For some cities, the path to a healthy economic future has its share of obstacles. In Petaluma, CA, on May 27, 2011, the largest obstacle was the Mayor himself, reportedly trespassing on a field owned by a developer who plans to build a shopping center anchored by Lowe’s Home Improvement.
The developer, Merlone Geier Partners of San Francisco, sent a formal complaint letter to the Petaluma City Council, City Manager and City Attorney. The company also filed a police report on the incident.
According to the developer, the Mayor, David Glass, a former City Councilwoman, Janice Cader-Thompson, and a third man, who was identified only as a biologist, trespassed onto the property. Ms. Cader-Thompson stood in front of a tractor that was attempting to mow the field. Shortly after, she was joined by Mayor Glass, who stood “in front of, or adjacent to” the tractor.
Like many things in Petaluma, the whole story is worse than it sounds.
Let’s fast-backward to give you the full context: Intent on improving the stalled economy of this Northern California city, Petaluma hired Ingrid Alverde to serve as the new economic development director. Hired on May 23, 2011, with a salary/benefit package well over $100,000, she soon learned how serious the city is about helping her succeed.
She brings considerable cred to the job of attracting new business, having solved many of the same problems for the city of Poway, CA, a city of 47,000 near San Diego. In Poway, her approach was to halt “retail leakage”. Before she took the job in Poway, residents drove to other towns to shop. Today, because Alverde helped attract Home Depot, Costco, Kohls, and other businesses to the city, residents spend more at home.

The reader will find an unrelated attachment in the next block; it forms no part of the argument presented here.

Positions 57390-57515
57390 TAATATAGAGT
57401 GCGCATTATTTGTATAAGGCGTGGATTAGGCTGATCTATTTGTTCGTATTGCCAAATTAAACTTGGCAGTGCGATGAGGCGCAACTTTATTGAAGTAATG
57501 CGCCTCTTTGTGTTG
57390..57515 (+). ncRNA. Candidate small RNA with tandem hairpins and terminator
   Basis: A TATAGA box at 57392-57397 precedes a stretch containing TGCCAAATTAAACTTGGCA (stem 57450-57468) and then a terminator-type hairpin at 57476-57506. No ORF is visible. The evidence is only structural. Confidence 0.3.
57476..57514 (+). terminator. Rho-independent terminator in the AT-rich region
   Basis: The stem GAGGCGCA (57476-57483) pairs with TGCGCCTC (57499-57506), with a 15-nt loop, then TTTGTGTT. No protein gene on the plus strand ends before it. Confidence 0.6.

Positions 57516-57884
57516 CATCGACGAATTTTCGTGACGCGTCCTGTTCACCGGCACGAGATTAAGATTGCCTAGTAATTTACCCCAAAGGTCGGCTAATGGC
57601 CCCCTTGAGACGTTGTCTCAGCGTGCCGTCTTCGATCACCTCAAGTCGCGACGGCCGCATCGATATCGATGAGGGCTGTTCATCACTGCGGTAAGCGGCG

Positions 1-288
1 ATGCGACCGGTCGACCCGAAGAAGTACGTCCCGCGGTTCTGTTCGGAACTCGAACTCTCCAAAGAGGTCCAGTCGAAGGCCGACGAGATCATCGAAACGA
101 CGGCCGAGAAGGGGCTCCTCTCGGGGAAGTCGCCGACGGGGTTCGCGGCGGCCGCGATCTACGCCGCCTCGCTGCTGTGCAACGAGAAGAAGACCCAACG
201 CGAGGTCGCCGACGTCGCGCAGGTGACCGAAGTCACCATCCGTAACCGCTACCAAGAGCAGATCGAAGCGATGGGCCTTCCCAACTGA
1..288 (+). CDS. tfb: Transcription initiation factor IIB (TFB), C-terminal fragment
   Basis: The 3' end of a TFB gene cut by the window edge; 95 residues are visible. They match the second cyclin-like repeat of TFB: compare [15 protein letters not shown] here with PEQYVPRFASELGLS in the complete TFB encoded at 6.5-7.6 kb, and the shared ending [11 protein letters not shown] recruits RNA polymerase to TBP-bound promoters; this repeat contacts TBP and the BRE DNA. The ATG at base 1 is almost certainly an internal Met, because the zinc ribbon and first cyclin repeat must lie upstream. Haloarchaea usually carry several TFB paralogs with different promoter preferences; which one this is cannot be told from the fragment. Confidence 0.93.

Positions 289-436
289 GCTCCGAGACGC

Unfortunately, both she and Petaluma should have looked at each other more closely before signing her employment contract. In Petaluma, the locals are all but standing in front of the heavy equipment to keep a new Lowe’s store from being built.
Oh, wait, they are standing in front of the heavy equipment.
The root of this brouhaha? In an email response to a local newspaper, Ms. Cader-Thompson said, “I am also requesting a wetland delineation of the entire site.” I don’t know this for certain, but any time wetlands are mentioned in this part of the world, the welfare of a tiny salamander is almost always involved.
But back to Ms. Alverde: On May 27, 2011, only four days after she was told where the paperclips, coffeemaker, and ladies’ room are, the Mayor made his position on big-box retailers crystal clear. His anti-development, pro-retail leakage position will certainly give Ms. Alverde some spinning to do as she cold-calls other businesses and invites them to business-friendly Petaluma.
According to the new economic development director, much of her work will be based on Petaluma’s economic development plan. This study was completed last November for a cost of $140,000. In the same gee-it’s great-to-be-here interview, she said, “It will be the beginning of my work plan. My goal is to dig beyond the strategy and see what is the barrier (to businesses).”
Well, at least that part of the mission is accomplished.
Update: In an emailed response to a reporter’s phone message, Mayor Glass said that he stood “in or near the right of way adjacent to the property” and asked the landscaper about his plans for mowing.
Now I feel better. For a minute, I thought he was meddling with a developer’s right to mow his own property, an act that was authorized by the Petaluma City Council on March 21.